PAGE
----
HYC- We don’t agree on much, but this time I concur 100%.
Tonus- Yeah, she’s a trickster.

SPARKS

jumpingjack said...

MR report for Q2 came out yesterday.

AMD lost marketshare to Intel in Q2, this is not surprising considering the results.

What is sad though, they also lost share to Via :)

Anonymous said...

What is sad though, they also lost share to Via :)

This brings back fond memories of Scientia's ridiculous argument a while back when he tried to claim lost Via share meant AMD was gaining even more then indicated by the marketshare #'s and tried to do some voodoo economics and math by simply ignoring the via share.

If we were now to use that theory today it would mean AMD lost even more marketshare then the #'s indicate (this is of course an absurd argument as there is no way of knowing who Via is gaining or losing MS to) - but it would be interesting to see if Scientia would use consistent arguments!

Of course we will never know as the earnings and marketshare #'s are only blog-worthy when they are trending in AMD's favor... which is obviously consistent with the unbiased analysis over there :)

Anonymous said...

From amdzone, everyone's favorite blogger:

"5.) AMD's DTX motherboard standard seems to have gotten no real traction."

I think this is absolutely hilarious after all the noise he made about DTX. Is anyone else surprised at all?

Anonymous said...

Losing share to Via that is simply embarrasing.

What is Scientia and Sharikou blogging these days, nothing at all.

Poor AMD cum monkeys

Axel said...

The recent Mercury Research findings (HUGE swing to Intel btw) remind me that Scientia has been mum for quite a while on AMD taking market share from Intel. For nearly a year following the C2D performance previews in Spring 2006 Scientia kept insisting that due to the unstoppable ramp of almighty Fab 36, AMD would continue taking market volume share at the rate of 0.6% per quarter and there was nothing that Intel could do about it.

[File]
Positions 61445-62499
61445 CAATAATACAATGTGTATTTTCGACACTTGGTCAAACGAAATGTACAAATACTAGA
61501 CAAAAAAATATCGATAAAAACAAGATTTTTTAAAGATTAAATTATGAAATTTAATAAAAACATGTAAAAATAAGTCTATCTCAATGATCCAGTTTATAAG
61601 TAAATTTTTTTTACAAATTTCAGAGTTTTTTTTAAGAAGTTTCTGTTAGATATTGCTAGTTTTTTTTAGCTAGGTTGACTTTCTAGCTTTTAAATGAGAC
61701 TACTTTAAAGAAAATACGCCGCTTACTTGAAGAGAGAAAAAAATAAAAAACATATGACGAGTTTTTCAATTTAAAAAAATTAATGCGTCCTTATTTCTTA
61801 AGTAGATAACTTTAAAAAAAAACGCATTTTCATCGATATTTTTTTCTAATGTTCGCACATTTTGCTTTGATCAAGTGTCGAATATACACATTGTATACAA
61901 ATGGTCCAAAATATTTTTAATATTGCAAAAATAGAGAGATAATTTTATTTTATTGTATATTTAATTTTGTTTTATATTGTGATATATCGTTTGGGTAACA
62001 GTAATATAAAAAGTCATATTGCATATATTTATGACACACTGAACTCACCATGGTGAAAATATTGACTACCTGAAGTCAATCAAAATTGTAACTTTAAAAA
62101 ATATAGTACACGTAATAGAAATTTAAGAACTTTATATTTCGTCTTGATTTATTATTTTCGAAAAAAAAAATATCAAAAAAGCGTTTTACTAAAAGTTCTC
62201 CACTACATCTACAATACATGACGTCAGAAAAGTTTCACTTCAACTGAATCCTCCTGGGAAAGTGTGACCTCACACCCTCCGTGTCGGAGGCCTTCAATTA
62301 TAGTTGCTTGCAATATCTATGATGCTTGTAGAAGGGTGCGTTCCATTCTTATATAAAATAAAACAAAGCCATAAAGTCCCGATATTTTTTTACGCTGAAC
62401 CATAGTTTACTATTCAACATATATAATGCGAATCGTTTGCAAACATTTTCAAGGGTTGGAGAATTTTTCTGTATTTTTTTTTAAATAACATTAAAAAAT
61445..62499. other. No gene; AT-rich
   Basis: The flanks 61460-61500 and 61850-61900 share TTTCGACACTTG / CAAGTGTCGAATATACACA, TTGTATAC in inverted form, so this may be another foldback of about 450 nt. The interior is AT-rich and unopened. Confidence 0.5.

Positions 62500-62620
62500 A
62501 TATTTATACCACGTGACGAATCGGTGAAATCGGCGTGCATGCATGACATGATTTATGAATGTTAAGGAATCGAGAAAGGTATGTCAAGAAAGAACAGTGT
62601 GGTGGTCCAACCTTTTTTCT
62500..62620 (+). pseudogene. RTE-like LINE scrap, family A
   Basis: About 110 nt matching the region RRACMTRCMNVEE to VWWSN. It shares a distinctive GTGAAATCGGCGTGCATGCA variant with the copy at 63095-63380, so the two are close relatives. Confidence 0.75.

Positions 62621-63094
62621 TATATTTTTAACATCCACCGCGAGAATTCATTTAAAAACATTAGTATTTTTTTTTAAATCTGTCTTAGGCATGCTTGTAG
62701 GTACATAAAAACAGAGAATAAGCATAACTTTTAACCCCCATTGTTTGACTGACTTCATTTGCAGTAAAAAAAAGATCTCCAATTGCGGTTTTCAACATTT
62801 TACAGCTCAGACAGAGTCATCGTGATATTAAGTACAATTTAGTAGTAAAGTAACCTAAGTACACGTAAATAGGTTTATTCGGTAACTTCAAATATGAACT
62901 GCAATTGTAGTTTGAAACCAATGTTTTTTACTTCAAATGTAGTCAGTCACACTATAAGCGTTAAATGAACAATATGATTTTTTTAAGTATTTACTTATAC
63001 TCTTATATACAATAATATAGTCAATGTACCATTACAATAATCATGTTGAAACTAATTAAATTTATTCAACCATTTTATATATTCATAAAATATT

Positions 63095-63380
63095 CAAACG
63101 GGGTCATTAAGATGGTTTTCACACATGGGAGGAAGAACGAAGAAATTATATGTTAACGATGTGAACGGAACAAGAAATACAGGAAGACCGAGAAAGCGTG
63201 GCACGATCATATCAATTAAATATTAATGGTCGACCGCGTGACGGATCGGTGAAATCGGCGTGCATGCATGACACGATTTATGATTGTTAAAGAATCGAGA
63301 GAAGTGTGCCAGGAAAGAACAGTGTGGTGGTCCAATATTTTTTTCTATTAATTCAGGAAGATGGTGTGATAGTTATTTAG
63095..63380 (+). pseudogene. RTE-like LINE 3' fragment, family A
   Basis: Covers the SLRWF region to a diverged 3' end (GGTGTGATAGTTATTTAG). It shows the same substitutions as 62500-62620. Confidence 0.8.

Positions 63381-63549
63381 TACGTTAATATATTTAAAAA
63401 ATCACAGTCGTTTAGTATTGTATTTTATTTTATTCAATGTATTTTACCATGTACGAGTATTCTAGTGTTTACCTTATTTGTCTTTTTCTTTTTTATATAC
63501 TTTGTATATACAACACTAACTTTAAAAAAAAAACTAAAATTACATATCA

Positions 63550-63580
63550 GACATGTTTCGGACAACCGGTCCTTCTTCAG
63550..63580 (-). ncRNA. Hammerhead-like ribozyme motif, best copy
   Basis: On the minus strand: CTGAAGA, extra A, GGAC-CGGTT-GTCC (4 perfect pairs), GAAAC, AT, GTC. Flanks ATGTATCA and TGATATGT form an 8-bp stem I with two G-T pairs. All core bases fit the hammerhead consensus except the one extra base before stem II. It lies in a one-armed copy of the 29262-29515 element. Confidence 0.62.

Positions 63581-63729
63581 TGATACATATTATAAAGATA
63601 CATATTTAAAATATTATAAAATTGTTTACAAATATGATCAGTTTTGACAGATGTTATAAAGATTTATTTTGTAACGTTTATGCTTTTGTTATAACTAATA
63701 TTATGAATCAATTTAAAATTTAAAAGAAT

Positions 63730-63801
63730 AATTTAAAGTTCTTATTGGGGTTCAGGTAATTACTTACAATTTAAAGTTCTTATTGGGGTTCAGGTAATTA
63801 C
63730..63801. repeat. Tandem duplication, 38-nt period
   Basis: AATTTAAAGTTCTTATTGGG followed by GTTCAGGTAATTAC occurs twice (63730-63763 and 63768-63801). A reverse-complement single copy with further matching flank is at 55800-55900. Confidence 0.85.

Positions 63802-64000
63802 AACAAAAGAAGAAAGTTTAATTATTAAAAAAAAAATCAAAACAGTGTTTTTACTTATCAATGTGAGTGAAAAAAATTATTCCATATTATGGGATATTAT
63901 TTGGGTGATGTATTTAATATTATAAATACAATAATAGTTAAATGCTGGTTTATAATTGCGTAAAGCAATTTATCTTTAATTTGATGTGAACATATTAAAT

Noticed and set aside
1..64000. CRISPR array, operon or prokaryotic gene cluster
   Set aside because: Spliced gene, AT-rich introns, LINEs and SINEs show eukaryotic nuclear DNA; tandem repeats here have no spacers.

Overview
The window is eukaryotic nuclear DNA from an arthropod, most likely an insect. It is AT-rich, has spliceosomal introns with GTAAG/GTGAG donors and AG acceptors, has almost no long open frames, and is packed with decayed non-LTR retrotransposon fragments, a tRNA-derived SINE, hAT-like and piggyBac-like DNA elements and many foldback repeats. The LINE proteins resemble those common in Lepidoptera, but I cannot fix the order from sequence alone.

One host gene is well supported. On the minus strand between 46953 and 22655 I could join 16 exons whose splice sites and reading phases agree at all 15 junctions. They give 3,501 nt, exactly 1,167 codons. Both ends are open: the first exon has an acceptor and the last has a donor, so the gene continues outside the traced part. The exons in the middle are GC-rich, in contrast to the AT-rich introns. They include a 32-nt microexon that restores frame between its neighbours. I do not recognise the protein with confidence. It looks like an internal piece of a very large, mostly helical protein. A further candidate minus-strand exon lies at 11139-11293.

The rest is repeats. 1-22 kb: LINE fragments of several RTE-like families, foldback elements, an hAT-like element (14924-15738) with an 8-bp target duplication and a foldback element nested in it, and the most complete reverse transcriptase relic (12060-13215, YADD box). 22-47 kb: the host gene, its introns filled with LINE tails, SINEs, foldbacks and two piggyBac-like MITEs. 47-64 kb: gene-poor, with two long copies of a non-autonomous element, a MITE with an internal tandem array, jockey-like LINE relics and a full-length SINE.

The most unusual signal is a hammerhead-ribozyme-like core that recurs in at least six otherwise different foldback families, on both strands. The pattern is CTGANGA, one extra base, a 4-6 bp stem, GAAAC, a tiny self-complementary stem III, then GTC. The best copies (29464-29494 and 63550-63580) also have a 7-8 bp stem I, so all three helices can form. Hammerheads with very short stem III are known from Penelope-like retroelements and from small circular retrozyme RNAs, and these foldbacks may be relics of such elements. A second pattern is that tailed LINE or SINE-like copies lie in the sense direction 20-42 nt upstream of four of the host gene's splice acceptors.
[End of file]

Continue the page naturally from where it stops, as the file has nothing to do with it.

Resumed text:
Scientia failed to realized that the ramp of a fab is largely driven by demand, and the demand for X2s dropped off a cliff even as AMD cut prices on their flagship products to embarassingly low levels. Fast forward to today and we have one fab idling and being converted to produce 45-nm Shanghai, while the other one (Fab 36) is underutilized producing undesired 65-nm product that AMD has to practically pay people to buy. What happened to taking 0.6% volume share per quarter?

Yet another massively flawed prediction swept under the rug and not mentioned anymore.

Tonus said...

Was the prediction of market share gains based on the assumption that Intel would be capacity-constrained? And is this the case at the present time? I think Ed at Overclocker's was saying that Intel was going to be behind schedule on their 45nm ramp, if I am remembering correctly (something about problems with either chips or a fab).

How does that play into the numbers? What will AMD have in the way of fab capacity when Shanghai is ready to ship, and how will that affect product availability?